Interview with a Zinester: Katherine Arnoldi!

Katherine Arnoldi was kind enough to provide us with the material for this next interview – check out their rad artwork and answers below!

Drawing of a long-haired parent holding a baby in swaddling.

Drawing of a long-haired parent holding a baby in swaddling.

Kindly give us a short description of yourself and the work you do.

I created a cartoon zine of the story of my struggle to go to college as a teenage mother and copied and compiled it for many years, handing it, along with FAFSA forms and college applications, out at the Charas Community Center on the Lower East Side, where I had a “Single Mom College Program” in the early 90’s. I had a library of college guides, SAT Prep books and many other resources at Charas. We, Chino and the late Armando and others from Charas, often went to neighborhood street fairs where I also passed out the zine and materials.  I also took the zine, FAFSA forms and applications to GED programs, neighborhood centers and homeless shelters. The Amazing True Story of a Teenage Single Mom was picked up and published by Hyperion in 1998 as a graphic novel. It will soon be re-printed by Greymalkin Press. I also make other zines, Thanks, Mom and one about globalization issues, Clara Comes Down to Earth. I am always drawing.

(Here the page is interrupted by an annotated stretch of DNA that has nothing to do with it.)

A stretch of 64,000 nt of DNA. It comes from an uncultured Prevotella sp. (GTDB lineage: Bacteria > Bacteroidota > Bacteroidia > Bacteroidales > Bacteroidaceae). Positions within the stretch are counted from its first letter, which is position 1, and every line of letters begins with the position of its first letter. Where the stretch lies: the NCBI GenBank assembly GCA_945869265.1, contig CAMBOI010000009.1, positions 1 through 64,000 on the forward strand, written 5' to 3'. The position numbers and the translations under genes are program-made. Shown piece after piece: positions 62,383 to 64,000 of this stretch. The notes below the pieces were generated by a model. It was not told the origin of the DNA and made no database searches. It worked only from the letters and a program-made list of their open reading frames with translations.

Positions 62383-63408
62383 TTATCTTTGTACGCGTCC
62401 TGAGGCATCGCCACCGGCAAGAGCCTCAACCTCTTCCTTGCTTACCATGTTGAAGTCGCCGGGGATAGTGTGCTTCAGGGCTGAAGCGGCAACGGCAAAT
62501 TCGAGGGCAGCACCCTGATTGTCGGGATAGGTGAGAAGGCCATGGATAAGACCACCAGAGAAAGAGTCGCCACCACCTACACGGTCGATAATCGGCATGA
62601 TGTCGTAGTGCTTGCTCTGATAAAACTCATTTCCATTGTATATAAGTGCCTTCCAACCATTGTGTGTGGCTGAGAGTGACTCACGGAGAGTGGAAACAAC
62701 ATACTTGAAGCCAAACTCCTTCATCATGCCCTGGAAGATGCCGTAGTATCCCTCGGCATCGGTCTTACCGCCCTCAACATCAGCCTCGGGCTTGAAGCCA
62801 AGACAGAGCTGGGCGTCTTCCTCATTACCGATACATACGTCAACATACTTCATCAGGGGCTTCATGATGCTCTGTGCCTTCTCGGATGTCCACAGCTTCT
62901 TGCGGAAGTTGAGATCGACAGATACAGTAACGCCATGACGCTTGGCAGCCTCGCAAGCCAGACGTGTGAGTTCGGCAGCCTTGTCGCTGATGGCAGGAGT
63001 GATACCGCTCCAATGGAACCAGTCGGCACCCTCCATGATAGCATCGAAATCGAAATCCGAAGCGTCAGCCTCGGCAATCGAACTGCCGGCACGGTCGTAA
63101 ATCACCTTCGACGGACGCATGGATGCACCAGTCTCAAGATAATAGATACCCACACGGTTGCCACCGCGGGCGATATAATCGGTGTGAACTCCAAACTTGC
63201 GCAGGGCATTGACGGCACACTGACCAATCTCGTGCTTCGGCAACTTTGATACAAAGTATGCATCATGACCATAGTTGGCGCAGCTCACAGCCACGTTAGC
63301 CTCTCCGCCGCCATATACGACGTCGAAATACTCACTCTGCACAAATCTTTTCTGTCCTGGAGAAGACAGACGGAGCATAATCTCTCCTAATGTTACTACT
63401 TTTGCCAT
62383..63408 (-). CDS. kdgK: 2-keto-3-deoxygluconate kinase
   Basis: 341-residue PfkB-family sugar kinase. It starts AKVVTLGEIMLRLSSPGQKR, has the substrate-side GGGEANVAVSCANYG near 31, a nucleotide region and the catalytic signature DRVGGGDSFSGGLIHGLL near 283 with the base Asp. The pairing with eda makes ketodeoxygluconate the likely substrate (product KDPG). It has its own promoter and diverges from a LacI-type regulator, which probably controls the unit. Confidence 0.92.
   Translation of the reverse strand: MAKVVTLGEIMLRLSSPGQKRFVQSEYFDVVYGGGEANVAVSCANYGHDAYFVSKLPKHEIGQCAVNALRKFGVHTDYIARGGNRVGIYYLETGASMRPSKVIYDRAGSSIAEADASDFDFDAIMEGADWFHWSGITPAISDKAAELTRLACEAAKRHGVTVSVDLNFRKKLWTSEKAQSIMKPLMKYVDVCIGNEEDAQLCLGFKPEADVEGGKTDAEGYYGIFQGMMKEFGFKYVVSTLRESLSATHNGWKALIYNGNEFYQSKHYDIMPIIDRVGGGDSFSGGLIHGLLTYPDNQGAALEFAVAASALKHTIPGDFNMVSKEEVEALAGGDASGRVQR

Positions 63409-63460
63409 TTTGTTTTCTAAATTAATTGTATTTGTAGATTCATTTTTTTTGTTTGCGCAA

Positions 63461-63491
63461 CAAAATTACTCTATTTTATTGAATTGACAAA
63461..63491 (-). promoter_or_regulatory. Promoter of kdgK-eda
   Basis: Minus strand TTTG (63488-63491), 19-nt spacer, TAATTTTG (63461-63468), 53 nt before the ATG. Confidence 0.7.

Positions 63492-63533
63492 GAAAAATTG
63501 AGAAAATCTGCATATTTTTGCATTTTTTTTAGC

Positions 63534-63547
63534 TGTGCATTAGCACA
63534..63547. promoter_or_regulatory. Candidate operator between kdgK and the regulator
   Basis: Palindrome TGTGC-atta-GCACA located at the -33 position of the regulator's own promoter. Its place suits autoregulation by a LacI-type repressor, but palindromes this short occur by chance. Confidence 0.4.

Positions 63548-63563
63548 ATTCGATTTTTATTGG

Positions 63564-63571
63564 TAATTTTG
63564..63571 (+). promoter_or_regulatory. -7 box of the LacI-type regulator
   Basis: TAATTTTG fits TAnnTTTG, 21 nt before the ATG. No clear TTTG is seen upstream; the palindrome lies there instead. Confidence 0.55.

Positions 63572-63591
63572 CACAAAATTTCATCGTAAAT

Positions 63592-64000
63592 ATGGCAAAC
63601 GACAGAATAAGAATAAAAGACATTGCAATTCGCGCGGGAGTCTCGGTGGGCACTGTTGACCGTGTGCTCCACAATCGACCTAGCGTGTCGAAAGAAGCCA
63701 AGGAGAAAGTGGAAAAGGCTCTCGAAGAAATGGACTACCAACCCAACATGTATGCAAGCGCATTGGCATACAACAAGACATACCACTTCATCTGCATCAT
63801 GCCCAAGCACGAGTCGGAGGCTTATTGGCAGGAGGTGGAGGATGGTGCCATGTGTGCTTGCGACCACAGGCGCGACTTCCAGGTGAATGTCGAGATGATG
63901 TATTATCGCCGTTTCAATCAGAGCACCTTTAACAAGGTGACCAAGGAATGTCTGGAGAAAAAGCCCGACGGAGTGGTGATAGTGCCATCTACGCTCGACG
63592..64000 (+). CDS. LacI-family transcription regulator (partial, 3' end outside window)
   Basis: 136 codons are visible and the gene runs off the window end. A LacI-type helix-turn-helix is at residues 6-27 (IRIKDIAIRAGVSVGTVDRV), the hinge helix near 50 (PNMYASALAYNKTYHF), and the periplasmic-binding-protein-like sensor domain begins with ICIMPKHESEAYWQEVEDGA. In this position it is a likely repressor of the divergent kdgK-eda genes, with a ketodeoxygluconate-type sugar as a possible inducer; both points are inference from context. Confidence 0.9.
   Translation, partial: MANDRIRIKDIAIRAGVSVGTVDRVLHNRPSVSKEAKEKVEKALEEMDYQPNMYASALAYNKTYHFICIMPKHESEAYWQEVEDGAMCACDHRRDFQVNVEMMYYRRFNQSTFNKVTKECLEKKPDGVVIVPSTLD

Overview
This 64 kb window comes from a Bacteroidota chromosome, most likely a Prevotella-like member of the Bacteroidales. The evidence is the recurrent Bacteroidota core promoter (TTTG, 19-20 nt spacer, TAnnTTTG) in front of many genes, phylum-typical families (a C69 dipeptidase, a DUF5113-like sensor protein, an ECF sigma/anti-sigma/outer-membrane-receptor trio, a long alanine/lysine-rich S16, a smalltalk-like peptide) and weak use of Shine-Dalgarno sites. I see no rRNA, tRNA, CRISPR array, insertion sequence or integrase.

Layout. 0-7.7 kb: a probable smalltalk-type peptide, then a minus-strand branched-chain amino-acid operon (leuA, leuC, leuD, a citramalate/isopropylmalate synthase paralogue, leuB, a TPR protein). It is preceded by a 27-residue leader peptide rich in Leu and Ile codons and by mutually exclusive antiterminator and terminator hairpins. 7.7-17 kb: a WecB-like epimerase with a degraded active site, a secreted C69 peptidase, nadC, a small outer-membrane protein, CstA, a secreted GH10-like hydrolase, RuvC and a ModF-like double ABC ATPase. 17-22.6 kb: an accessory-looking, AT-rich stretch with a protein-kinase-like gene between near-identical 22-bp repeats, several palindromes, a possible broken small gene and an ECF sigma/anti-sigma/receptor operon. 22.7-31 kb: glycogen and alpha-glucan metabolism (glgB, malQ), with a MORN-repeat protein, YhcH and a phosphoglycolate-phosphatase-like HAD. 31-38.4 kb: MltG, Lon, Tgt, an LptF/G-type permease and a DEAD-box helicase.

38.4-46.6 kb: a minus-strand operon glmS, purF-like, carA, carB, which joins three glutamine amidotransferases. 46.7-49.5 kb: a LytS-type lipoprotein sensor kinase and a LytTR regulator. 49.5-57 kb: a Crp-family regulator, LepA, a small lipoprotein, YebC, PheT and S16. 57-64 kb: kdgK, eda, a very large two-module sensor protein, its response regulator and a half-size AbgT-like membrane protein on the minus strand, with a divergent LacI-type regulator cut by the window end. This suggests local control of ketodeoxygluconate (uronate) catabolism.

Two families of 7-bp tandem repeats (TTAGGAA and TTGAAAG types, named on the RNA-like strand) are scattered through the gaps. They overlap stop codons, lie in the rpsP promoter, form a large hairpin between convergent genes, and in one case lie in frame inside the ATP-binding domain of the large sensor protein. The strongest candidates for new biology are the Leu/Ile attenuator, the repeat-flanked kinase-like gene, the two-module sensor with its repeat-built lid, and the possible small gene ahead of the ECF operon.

How did you get introduced to zines? Were you influenced by anyone?

When I started making my zine, I did not know of other work, though I was later inspired by the cartoonists on the Lower East Side where I lived, such as David Sandlin, Seth Tobacman, James Romberger, Margaurite Van Cook, Sabrina Jones (WW3 and Girl Talk) and many others. I was happy to be included in many WW3 issues. Later I learned of China Marten’s The Future Generation, Trina Robbins (Mama Dramas) and Joyce Farmer’s (Tits and Clits) work in California. Trina Robbins included my work in a show and book, Women Cartoonists of the U.S., which traveled throughout Europe and I met other great cartoonists such as Posy Simmonds from London. I also knew of Art Spiegelman’s Maus, though I did not read it until many years after my graphic novel was published.

What does it mean to do “feminist zine-making”? Does feminism appear in your work (explicitly or implicitly)?

The Amazing True Story of a Teenage Single Mom just simply tells one story but it certainly shows that young mothers often have difficulty finding and maintaining equal access to education. For example, in New York City, there are 11,000 new teenage mothers every year, but the LYFE program for child care at New York City high schools cannot serve anywhere close to all who need it.

Finally, who are some of the other zinesters you’re excited to see at this year’s feminist zine fest?

I am hoping to see China Martens with a new issue of Future Generation and Victoria Law with Tenacious: Art and Writing from Women in Prison at the Feminist Zinefest this year.

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